I remember when we were camping close to where girls camp was taking place. We decided (with the full support of our leaders) to ambush them with water balloons. We started launching them via surgical tubing from pretty far, and then rushed in. We got a stern talking to from the young women’s leaders because we’d interrupted whatever activity they’d been doing. The girls later told us it was a forced testimony meeting (everyone has to bear their testimony, regardless of whether or not they want to). According to the young women, they were indebted to us for ruining it.

  29. Kristine on August 19, 2004 at 1:43 pm

    Bob, I was trying to think of something nice to say. Finally, the effort became too much :)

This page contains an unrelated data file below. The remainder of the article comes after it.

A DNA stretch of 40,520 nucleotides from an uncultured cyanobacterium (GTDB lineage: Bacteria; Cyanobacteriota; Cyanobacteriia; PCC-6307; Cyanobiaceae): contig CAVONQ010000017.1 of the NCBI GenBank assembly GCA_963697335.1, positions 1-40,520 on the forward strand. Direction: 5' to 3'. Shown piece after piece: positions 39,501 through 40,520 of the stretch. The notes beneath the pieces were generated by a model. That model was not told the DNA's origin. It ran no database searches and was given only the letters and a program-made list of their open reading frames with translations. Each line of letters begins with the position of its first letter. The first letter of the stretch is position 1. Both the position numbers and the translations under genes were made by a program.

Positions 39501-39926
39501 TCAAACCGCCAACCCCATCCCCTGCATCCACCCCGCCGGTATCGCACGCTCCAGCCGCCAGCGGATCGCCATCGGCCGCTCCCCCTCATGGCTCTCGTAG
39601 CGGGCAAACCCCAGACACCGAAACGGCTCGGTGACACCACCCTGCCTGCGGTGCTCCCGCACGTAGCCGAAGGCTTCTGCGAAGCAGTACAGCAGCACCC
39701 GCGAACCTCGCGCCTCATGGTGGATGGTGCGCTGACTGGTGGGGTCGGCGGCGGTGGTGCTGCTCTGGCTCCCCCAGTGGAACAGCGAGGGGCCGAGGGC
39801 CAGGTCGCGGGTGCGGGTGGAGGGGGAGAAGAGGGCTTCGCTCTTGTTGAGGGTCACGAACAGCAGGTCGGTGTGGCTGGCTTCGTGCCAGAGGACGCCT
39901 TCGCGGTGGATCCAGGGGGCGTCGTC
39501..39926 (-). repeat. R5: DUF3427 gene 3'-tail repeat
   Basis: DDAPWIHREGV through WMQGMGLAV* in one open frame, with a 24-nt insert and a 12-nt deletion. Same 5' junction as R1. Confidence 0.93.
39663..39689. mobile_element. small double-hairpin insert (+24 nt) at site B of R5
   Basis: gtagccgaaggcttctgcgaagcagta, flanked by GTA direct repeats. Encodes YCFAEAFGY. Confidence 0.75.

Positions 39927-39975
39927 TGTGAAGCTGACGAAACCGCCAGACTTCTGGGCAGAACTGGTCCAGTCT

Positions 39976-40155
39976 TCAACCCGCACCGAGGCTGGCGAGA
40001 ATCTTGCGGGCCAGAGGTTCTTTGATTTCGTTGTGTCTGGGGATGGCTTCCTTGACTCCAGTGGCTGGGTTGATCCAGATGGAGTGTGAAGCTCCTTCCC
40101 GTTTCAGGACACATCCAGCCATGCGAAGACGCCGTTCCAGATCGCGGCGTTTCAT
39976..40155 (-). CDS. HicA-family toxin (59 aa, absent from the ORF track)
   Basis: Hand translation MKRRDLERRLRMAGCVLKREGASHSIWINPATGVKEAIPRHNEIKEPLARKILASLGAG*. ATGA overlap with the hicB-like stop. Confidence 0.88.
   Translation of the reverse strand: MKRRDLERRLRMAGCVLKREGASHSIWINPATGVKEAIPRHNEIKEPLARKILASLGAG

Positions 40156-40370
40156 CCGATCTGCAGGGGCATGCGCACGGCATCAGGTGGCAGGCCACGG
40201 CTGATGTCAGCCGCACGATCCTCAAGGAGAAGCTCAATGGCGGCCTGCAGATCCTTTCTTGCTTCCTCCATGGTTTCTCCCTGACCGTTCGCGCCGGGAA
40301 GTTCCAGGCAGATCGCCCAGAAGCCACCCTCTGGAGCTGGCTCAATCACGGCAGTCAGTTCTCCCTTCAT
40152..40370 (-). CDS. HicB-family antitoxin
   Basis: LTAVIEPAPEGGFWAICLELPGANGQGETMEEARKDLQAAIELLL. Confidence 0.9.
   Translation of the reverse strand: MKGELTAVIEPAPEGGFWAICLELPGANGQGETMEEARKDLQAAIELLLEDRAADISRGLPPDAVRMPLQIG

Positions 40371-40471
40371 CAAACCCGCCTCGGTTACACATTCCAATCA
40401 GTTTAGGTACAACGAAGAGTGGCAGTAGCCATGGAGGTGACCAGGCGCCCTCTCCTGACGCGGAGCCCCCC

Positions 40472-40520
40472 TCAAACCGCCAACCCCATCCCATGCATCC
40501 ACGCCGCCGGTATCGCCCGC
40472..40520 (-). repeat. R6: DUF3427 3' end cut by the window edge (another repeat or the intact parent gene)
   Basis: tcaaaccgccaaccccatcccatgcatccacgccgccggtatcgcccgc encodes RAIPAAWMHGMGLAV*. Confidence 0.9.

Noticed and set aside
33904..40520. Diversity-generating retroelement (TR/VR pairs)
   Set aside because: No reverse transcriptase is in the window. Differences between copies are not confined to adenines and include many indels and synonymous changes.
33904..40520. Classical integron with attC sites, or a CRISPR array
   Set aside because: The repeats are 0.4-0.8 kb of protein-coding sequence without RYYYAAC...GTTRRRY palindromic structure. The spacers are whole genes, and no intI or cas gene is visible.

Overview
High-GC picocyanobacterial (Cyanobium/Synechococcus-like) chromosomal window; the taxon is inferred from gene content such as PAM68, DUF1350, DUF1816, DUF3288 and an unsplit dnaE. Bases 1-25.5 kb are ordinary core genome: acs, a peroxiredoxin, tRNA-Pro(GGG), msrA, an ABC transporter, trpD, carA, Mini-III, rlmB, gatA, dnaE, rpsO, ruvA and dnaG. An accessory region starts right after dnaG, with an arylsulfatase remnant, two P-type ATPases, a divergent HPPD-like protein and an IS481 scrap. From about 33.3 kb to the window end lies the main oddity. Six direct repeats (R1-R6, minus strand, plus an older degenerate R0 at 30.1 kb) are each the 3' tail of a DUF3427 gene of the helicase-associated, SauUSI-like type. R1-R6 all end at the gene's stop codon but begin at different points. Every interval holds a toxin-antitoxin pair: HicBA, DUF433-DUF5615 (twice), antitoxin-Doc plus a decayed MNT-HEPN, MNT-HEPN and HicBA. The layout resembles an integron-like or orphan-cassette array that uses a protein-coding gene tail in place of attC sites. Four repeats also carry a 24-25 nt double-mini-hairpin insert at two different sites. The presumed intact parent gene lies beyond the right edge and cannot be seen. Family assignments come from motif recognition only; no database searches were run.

30. danithew on August 19, 2004 at 1:58 pm

    I had heard before that Baden Powell admired the Hitler Youth and imitated them to some extent in his creation of the Boy Scouts. It still seems to me that the Boy Scouts ended up with unique and wholesome values that are completely contradictory to fascism, racism, genocidal murder and everything else that is represented by the Nazis.

    For that reason I still think the comparison between the two is very unfair and a bit lowhanded, due to the fundamental and obvious differences that exist in the values represented by these two organizations.

    But I’d be interested to hear what the folks at http://www.jewishscouting.org/ think on this matter.

  31. I worked at scout camp and my name is John on August 19, 2004 at 1:58 pm

    Every few years my ward would take all the young adults 14 and over on a three day trip to the Teton High Adventure Base and go down the Snake River in Canoes. The girls enjoyed it as much as the boys, though a few complained about the lack of blow driers.